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"Tell Me A Season" Family Booksheet


March 1, 2020 - Author:


  • Show the children the front of the book. Ask them to guess what the book is about.
  • Point to the bird on the front cover and ask them what it’s sitting on.
  • What do they think the bird is doing?


  • Stop at any time if there is something you or the children would like to talk about.
  • Ask them questions so that they can connect what is happening in the book to things they already know about. Try some of these ideas:
    • What does the sky look like now?
    • What time of year do you like best?
    • What do you like about that time of year?


  • Spend some time talking about the story. Ask the children things like:
    • What were the kids doing on the summer days?
    • What happened to the leaves on the trees during fall?
    • What was on the ground during the winter?

Read this book several times to the children. Hearing the same story again and again helps them learn new words and understand the ideas they hear better. Each day, pick a different activity to do with the children after reading “Tell Me a Season.”


Take a walk together, looking at the different things around you. Put things you see into two groups, such as living and not living, on the ground and in the air, or another way.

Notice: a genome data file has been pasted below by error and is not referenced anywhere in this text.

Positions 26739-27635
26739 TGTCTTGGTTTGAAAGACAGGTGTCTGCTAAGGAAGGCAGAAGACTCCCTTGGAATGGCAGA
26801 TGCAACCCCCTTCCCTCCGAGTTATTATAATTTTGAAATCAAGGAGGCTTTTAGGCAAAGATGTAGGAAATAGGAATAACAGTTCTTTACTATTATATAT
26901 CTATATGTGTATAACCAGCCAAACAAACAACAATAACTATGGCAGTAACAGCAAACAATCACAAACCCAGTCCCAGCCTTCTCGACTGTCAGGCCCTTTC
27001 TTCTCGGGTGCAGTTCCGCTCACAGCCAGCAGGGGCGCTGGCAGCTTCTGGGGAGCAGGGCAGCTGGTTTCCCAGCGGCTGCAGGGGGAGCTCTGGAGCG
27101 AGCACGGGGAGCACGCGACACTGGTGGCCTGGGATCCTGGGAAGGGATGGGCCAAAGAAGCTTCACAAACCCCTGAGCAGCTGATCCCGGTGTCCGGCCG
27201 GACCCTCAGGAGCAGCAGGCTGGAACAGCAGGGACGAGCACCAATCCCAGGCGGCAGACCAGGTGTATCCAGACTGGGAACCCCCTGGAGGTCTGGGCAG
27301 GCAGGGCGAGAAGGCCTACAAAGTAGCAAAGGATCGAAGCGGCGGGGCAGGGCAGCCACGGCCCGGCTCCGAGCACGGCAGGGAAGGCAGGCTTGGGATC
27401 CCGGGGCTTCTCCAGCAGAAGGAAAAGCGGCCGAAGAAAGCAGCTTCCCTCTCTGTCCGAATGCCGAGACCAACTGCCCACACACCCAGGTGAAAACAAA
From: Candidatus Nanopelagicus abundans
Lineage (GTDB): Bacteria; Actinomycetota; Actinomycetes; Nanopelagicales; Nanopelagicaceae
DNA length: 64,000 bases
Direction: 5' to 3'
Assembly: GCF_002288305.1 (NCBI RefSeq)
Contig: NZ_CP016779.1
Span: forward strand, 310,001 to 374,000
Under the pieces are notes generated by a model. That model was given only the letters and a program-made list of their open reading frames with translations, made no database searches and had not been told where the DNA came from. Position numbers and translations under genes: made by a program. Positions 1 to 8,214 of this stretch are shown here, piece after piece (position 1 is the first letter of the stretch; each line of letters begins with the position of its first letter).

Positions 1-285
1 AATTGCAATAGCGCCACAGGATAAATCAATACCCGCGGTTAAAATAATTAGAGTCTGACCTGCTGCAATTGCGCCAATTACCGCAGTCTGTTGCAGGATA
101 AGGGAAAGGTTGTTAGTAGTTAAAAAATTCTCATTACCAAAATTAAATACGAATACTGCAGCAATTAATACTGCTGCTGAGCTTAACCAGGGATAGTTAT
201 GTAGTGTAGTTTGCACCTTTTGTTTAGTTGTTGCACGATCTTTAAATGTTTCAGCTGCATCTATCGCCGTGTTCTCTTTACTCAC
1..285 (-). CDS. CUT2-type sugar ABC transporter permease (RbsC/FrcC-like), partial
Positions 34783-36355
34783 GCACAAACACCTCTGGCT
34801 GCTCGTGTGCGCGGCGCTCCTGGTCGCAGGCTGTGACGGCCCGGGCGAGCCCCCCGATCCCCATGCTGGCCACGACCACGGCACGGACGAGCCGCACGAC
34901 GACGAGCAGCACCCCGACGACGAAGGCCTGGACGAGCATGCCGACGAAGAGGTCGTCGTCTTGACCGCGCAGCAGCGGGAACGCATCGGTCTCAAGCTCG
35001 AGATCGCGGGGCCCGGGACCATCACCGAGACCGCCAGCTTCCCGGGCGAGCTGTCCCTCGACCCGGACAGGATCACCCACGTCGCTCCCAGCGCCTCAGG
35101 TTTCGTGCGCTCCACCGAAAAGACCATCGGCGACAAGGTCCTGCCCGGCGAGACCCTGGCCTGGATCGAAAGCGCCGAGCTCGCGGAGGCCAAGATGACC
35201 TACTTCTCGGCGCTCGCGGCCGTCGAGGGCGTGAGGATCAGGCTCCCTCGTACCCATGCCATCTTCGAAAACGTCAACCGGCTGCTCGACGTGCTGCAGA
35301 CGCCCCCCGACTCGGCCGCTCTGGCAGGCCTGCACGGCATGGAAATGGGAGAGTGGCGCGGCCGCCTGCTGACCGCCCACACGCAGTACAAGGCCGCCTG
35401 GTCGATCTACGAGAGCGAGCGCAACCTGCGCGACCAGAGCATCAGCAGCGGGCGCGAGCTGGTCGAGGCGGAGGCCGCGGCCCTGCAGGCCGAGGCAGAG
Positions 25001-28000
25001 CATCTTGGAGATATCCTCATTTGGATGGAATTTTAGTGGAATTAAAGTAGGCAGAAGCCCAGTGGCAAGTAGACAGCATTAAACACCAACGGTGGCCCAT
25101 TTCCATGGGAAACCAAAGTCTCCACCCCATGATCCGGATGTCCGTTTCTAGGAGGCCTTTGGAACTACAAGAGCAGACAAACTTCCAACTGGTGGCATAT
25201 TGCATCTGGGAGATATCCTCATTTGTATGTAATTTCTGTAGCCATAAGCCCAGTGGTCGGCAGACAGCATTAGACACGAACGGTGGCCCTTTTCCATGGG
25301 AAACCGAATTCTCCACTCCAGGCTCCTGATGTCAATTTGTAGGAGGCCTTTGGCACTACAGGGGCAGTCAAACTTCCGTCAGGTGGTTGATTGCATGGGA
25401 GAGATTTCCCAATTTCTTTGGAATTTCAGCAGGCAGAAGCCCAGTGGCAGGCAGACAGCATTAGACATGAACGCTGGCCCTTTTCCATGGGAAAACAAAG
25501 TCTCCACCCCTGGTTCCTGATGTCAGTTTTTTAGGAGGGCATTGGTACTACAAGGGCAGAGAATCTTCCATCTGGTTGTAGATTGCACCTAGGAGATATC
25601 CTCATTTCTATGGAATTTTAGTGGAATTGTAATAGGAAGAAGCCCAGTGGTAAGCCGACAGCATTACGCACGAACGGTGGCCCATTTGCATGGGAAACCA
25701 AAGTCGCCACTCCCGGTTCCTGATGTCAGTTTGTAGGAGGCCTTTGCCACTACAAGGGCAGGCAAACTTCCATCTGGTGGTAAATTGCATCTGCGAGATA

Look at the trees in the book as you read. Ask them to tell you what is different about the tree for each season.


Let the children help you during snack time. Ask them to fold napkins for the table, or help you measure something as you are getting the snacks ready.


Talk about the different things you see in the picture as you read the book together. Have them point to the cat on each page, or find the sailboat as you read.


Have a silly dance contest. Move really fast and then try moving really slow. Move only your arms or only your legs. See who can dance the silliest.


Pretend to climb a tree. Tell one another how you are climbing as you get to the top. De- scribe what you see once you get to the top.


Make rubbings using leaves. Place a piece of paper over a leaf or blade of grass. Using a crayon or pencil, color on the paper over the leaf or grass. The image of the leaf or grass should show through on the paper. Try this with different sizes and shapes of leaves too.

For more information, visit: MSU Extension Early Childhood Development



Tags: early childhood development, family, msu extension

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